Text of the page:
Using Storytelling to Talk to Kids About Safe and Responsible Social Media Use: Start the Conversation
1. You’ve written a book called “Followed”. What is the premise of the book?
The book's objectives are three-fold: 1) To encourage young people to think before they post, take a moment of pause, and proceed through a set of standards. Post with a purpose. 2) Be aware that their social media expressionism creates a digital footprint, a resume, and paints a picture about them whether they like it or not. 3) Be wary of strangers. Things aren’t always what they seem. There is a staggering amount of fake accounts and people with bad intentions trying to connect for the sole purpose of taking advantage of you.
2. What inspired the book?
Being a guidance counselor I wanted to really help young ladies. Overall, I have a sense of fairness and I don’t like people being bullied and taken advantage of. I’ve experienced girls finding themselves in compromising positions due to poor judgment in sending a nude pic or saying things online that cause massive disagreements, which lead to physical fights and ruined relationships. I also notice the self-esteem issues. I know it’s difficult growing up, finding your way, and trying to navigate friendships and family obligations. Social media adds a level of complexity to an overall complex time in their lives. Those middle and high years are rough on many levels. Helping young people and sharing a story that they can relate to with the hope of encouraging them to pick us some tips from the story is what inspired me to write Followed.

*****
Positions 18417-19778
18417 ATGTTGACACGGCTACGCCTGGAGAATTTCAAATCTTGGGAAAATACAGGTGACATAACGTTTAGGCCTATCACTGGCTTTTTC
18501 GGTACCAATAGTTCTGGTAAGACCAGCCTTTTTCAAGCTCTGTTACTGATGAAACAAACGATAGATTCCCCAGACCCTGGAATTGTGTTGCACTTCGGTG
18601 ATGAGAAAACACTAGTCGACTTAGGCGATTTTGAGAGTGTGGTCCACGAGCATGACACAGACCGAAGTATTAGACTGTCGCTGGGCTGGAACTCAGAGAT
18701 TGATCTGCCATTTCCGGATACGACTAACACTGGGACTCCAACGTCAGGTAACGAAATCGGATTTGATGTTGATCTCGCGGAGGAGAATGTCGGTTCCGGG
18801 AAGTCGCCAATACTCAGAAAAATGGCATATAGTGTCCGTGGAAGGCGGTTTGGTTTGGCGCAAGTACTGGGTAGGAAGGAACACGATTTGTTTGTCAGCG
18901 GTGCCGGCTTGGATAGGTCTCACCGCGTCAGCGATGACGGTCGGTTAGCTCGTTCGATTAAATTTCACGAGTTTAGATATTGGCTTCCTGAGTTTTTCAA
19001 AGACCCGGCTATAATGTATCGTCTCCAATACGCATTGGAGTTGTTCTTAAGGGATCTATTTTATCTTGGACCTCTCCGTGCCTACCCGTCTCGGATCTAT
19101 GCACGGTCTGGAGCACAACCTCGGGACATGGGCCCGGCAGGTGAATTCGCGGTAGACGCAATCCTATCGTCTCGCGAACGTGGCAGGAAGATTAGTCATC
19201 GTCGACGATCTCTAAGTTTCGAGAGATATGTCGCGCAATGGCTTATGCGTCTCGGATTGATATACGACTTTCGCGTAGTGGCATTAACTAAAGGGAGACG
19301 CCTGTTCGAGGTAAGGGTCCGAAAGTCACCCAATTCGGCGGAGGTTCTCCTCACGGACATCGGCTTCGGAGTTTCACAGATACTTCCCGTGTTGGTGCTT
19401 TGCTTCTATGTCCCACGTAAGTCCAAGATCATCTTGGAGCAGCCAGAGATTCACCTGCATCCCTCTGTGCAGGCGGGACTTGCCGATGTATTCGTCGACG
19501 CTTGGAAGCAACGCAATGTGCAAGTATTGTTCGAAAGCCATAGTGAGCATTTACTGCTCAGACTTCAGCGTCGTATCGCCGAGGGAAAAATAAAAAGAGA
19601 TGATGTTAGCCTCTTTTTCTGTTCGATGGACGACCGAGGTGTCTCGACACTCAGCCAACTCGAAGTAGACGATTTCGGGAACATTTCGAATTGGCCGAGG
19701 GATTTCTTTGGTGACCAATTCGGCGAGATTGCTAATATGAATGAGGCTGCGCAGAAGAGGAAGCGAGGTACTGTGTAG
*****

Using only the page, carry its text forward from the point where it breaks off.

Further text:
3. As a school counselor, you have likely seen social media risks at play. What can you say about those experiences? Was your plot line or were your characters based on true events?